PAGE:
Paul talks to Nationwide’s first presenter, Michael Barratt and the first director, Keith Clement, who recall the early technical mishaps which threatened to take it off air. The BBC circuit system wasn’t quite up to speed with the technical ambition of the programme. When linking to Glasgow, viewers would see wavy lines and hear technical clunks. But within six months, and ever increasing audience numbers, the programme found its feet.

Popular across the nation because of its inclusion of the regions, Sue Lawley explains its success. She also recalls THAT interview with Mrs Thatcher when housewife, Mrs Diana Gould persisted in questioning the prime minister on the decision to sink Argentinian war ship, Belgrano when it 'was sailing away' during the Falklands War.

First broadcast on BBC Radio 4 in May 2013.

Paul Jackson remembers popular current affairs show Nationwide.

Series exploring the stories behind programmes which have become part of TV history

Paul Jackson returns with the series that does much more than celebrating innovative television programmes - it uses them as a window on a particular period in our cultural and social history. In the spotlight over the next three weeks will be: Channel 4's longest running sit com, Desmond's - the OTHER Peckham based comedy which featured Norman Beaton as Desmond, the owner of a West Indian Barber shop; then there's the world's longest running medical soap, BBC1's Casualty.

But first off, Paul Jackson assesses the impact and legacy of the popular current affairs programme that launched the television career of Sue Lawley, and spawned the birth of TV consumer journalism, Nationwide.

Popular across the nation because of its inclusion of the regions, we hear Sue Lawley on why she felt the programme became a success. We also hear her account of THAT interview with Mrs. Thatcher when housewife, Mrs Diana Gould persisted in questioning Mrs Thatcher on the decision to sink the Argentinian war ship, Belgrano when it 'was sailing away' during the Falklands War.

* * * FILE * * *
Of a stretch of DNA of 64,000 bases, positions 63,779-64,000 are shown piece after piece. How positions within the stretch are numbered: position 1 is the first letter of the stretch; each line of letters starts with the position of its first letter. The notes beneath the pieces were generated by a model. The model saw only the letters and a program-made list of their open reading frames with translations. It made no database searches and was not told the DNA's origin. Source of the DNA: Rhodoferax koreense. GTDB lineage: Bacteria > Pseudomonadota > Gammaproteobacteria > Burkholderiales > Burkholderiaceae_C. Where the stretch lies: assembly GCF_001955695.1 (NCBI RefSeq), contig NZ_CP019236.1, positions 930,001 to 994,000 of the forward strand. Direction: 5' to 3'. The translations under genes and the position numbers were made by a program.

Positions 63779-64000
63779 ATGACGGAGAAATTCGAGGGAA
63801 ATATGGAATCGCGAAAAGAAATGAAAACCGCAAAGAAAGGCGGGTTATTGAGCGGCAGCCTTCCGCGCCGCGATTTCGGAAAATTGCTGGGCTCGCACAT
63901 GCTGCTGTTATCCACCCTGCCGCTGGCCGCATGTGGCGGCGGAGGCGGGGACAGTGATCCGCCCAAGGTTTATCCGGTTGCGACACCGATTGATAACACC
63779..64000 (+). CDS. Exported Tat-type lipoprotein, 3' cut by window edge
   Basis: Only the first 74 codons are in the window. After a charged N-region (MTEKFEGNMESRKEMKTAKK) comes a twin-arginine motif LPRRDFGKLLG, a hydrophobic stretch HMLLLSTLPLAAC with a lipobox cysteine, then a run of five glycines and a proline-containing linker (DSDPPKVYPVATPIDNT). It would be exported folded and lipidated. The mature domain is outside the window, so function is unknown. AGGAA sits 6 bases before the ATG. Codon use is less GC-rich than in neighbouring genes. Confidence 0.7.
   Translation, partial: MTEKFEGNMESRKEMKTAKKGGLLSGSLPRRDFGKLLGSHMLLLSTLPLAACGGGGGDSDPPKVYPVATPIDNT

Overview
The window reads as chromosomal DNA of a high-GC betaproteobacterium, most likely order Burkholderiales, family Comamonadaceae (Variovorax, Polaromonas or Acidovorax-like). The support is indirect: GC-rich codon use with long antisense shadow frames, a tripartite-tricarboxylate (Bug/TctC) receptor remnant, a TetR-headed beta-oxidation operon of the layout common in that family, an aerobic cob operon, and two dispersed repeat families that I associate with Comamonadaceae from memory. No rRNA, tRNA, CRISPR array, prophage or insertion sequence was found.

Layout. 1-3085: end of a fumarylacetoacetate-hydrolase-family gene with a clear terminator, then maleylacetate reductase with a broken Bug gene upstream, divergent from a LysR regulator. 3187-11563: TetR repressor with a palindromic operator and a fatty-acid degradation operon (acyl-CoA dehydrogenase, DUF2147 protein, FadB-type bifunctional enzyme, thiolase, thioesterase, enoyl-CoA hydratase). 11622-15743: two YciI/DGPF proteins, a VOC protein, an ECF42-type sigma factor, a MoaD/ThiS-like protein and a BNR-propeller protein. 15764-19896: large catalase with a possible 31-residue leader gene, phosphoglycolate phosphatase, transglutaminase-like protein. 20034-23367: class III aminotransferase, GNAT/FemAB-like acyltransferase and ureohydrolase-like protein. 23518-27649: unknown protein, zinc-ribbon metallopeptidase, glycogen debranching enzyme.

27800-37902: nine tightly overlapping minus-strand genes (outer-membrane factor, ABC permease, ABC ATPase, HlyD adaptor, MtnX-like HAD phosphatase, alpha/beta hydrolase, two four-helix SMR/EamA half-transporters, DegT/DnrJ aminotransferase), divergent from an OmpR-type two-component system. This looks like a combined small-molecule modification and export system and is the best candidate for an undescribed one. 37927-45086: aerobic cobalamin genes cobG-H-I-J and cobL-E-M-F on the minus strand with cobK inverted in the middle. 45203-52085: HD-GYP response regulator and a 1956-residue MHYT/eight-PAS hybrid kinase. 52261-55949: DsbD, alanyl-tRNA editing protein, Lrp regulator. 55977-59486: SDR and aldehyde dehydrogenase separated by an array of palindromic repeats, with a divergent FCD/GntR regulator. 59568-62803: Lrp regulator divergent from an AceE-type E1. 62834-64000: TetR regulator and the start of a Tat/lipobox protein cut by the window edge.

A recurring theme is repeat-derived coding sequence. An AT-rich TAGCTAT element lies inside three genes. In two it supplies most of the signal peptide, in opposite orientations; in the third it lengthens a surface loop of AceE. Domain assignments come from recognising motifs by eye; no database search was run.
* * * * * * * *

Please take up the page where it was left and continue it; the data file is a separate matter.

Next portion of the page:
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Paul Jackson continues with the series that does much more than celebrating innovative television programmes - it uses them as a window on a particular period in our cultural and social history.

In the spotlight today is Channel 4's longest running sit com, Desmond's - the OTHER Peckham based comedy which featured Norman Beaton as Desmond, the owner of a West Indian Barber shop and Carmen Munroe who played his wife, Shirley. The 71 episode series first aired on Channel 4 in 1989 and finished in 1994 upon the untimely early death of its star character, 'Desmond', played by Norman Beaton.

Paul speaks to the show's creator, Trix Worrell, who got the idea for setting a comedy in a Peckham West Indian Barber's shop whilst he was on a bus travelling through Peckham on the way to meet comedy producer, Humphrey Barclay.

Both of them share their memories of the creation of Desmond's with Paul Jackson, along with the series' first producer, Charlie Hanson and script editor Paulette Randall. Ram John Holder, one of the show's stars, 'Porkpie' tells Paul how accurately the sit com portrayed the West Indian community and how it was a welcome change to be in a black sit com which was both funny and enjoyed by all sections of the audience.